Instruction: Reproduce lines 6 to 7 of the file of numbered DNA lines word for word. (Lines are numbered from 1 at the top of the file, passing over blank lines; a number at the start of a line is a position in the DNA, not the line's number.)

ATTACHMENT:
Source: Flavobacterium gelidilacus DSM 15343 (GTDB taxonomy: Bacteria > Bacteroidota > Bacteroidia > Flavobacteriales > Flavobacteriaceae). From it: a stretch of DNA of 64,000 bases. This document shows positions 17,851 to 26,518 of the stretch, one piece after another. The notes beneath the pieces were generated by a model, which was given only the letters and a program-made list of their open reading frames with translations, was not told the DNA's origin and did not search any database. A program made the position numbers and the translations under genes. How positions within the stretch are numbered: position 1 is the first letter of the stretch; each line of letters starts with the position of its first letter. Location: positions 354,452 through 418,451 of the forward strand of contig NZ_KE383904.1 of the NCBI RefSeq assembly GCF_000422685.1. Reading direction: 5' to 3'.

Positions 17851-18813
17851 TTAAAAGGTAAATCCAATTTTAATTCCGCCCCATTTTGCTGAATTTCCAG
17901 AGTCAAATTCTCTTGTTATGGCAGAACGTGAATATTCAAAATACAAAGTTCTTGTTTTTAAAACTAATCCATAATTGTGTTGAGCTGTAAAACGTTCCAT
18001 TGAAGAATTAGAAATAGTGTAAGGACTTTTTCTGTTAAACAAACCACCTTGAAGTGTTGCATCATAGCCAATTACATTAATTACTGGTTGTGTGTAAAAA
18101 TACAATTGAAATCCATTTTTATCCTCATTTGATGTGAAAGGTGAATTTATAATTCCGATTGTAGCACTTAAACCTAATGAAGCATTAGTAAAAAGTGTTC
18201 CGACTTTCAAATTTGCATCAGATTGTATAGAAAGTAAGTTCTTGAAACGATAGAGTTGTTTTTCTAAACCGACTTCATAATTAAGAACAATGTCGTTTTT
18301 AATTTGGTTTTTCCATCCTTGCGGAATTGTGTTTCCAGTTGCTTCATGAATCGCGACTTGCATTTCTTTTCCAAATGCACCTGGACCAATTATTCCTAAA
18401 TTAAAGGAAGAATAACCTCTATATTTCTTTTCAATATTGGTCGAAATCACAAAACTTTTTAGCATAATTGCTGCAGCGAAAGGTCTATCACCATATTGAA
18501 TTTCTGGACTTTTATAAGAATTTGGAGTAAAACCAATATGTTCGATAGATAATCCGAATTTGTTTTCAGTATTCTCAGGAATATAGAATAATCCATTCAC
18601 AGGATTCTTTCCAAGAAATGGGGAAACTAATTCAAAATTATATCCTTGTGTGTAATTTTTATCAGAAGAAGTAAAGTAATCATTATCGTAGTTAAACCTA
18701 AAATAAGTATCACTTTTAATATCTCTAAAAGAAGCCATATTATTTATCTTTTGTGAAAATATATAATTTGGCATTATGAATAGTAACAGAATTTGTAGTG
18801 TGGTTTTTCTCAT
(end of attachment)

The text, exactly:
18101 TACAATTGAAATCCATTTTTATCCTCATTTGATGTGAAAGGTGAATTTATAATTCCGATTGTAGCACTTAAACCTAATGAAGCATTAGTAAAAAGTGTTC
18201 CGACTTTCAAATTTGCATCAGATTGTATAGAAAGTAAGTTCTTGAAACGATAGAGTTGTTTTTCTAAACCGACTTCATAATTAAGAACAATGTCGTTTTT